Maybe We Should Keep This To Ourselves

A locals guide to avoiding the inevitable traffic. But try not to let the secret out

Summertime at the Shore: Beach.  Tourists. Traffic. 

If you don't know what I'm talking about, just take a trip down Route 37 East around 5:30 p.m. on a Friday in July. Then tell me how you feel about it.

In all seriousness, tourism is great for our local economy, but if you live in Toms River, avoiding traffic sometimes may seem like an impossible task. I may regret publishing this list on the Internet, but there are a few routes that all locals need to know in order to survive another summer at the Jersey Shore.

 Just do me a favor, don't tell the tourists about these routes.


Route 9 serves as a great alternate to the Garden State Parkway.

You'll think to yourself, how can a one-lane road move quicker than the 3-lane-highway?  But I say: Just compare the roadways over on a holiday weekend.

Yes, there are traffic lights, local traffic, and even shopping center issues on Route 9, but if there's an accident on the parkway, the switch is worth it.  

I've seen its success. Last summer a trip from Manahawkin to Toms River on a Sunday evening around 4 p.m. took me about 35 minutes on Route 9. This same journey took a relative over an hour on the parkway.

ROUTE 539:

Driving through the Pine Barrens can save time, if needed. Route 539 runs almost 54 miles from Main Street in Tuckerton to Route 130 in Cranbury Township.

For starters, this is a great route to take if you're tired of seeing the commercial hustle and bustle of the Jersey Shore.  And, although the scenic tour is a plus, perhaps it's more important to note that it can help you to avoid a large chunk of the parkway through the heavily wooded areas.

If you're headed to a South Jersey beach from North Jersey, consider getting off of the New Jersey Turnpike at Exit 7A, and using Route 539. You can rejoin the parkway at Exit 58.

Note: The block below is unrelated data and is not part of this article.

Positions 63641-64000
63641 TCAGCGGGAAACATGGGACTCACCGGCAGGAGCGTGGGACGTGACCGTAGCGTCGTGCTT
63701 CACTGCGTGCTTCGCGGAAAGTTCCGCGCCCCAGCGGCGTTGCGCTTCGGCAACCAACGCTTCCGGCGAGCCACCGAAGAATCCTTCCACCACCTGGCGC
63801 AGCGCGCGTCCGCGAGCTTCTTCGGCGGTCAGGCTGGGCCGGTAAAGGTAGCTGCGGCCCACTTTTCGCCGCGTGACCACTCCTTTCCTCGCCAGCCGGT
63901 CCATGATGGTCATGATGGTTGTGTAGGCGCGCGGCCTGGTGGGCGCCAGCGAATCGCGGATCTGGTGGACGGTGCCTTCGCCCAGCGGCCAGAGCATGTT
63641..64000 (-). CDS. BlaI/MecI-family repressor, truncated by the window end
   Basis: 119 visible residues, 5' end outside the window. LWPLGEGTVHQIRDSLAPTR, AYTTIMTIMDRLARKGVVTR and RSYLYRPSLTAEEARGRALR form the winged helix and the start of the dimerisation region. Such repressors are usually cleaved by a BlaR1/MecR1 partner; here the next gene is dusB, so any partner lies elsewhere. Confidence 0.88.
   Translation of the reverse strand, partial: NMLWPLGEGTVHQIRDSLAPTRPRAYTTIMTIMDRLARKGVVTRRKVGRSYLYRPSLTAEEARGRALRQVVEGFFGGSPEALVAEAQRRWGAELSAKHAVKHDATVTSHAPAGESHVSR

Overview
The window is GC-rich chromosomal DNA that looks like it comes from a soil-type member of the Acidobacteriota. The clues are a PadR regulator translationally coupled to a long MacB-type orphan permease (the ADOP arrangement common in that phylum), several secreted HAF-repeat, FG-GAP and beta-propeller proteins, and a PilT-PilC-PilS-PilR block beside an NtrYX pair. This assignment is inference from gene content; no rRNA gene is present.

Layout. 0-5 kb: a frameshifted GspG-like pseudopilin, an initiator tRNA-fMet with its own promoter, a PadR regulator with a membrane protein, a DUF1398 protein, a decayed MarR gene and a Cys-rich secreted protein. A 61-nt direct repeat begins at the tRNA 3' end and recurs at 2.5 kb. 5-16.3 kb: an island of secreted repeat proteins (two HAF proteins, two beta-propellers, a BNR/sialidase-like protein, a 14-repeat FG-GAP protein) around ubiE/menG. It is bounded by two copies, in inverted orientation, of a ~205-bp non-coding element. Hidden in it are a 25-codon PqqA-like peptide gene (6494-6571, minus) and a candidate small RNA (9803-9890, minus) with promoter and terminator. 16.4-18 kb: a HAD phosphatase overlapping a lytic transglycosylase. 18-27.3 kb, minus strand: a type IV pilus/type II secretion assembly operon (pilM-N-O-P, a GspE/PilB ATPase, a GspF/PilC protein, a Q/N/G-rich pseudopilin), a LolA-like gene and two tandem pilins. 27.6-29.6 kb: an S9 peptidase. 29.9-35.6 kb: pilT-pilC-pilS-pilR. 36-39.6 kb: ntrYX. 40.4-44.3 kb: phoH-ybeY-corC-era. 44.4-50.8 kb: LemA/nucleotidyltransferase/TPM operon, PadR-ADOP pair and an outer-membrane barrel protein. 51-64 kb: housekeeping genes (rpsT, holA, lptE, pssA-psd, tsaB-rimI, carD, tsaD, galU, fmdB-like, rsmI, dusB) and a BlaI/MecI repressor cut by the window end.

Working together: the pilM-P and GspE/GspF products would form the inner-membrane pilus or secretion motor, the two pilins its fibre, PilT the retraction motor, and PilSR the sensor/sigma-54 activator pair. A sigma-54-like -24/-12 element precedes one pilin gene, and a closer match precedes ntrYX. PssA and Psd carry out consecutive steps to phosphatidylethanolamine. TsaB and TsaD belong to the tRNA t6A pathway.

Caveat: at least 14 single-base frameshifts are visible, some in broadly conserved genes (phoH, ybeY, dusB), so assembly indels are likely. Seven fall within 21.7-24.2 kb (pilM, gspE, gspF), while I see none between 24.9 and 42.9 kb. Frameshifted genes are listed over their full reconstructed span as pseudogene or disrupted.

In Ocean County, CR-539 goes through Tuckerton, Stafford Twp, Barnegat, Lacey, Whiting, and Manchester.


Having a barrier island can be tough because it means that there is only one way in and one way out of the Jersey Shore towns. Now if we could only give the cast of Jersey Shore a one-way ticket home, we'd be perfect.

This may sound outrageous, but do not forget about Route 35.

If you're on the barrier island: listen to a traffic report. At high traffic times, Route 37 in Toms River can back up for at least 7 miles from the Mathis Bridge to the Garden State Parkway. 

If that's backed up, and you're headed north, consider this: Travel north on Route 35, and take the Herbert Street Bridge. Sure, there's Point Pleasant and Brick traffic to deal with, but it may save time (especially if you live in the northern sections of Toms River).


I have a good route to offer you if you're going to brave the roller coasters, water slides, or animals of Six Flags in Jackson. I have, however, found that more people are aware of this route in recent years.

Since most use Interstate 195 to reach Great Adventure, try this route instead:

Take Route 9 to County Route 571 (heading west). Bear left onto Toms River Road/County Road 526. (It ultimately becomes 571 again too, apparently?) Right after you cross over I-195, turn left onto Route 537, and you're set.

It really isn't a short cut, but the perk is that it's pretty rural. Just be conscious of your cars odometer, becuase it's really tempting to speed on this route.

Let us know what your favorite traffic alternatives are.

Roy R May 09, 2011 at 02:23 PM
It's funny because I've used every single one of these alternate routes to either get home or to another destination, with minimal traffic interference. Definitely a good guide. You don't have to wait until 5:30pm in July for Rt. 37 to get bad. As soon as the summer season starts, every Friday night, Saturday morning and night, and every Sunday Rt 37 E is just an absolute atrocity. Being that I live so close to the bridge entrance to Seaside, I see it a lot more often than I'd like. But because I live here, I know all the neat back roads and detours to get onto the island whilst avoiding most of the traffic.
Joseph Hyer May 09, 2011 at 09:20 PM
At an old retail job that I held people used to ask for shortcuts off of Route 37 a lot. I once told somebody, use a map or GPS system. They're great for it. ... Maybe we can keep the TRULY best routes to ourselves, right?
Joseph Hyer May 09, 2011 at 09:27 PM
It's amazing how the traffic started this weekend. Last night I traveled the GSP at 10 pm, and the traffic was steady to say the least!
Greg Marino May 11, 2011 at 10:57 PM
Do what I did in 1980... ...move to North Carolina
Bobbielyn Harrsch August 12, 2011 at 07:16 AM
@ Greg Marino are you offering to pay the expense, provide the transportation? lol


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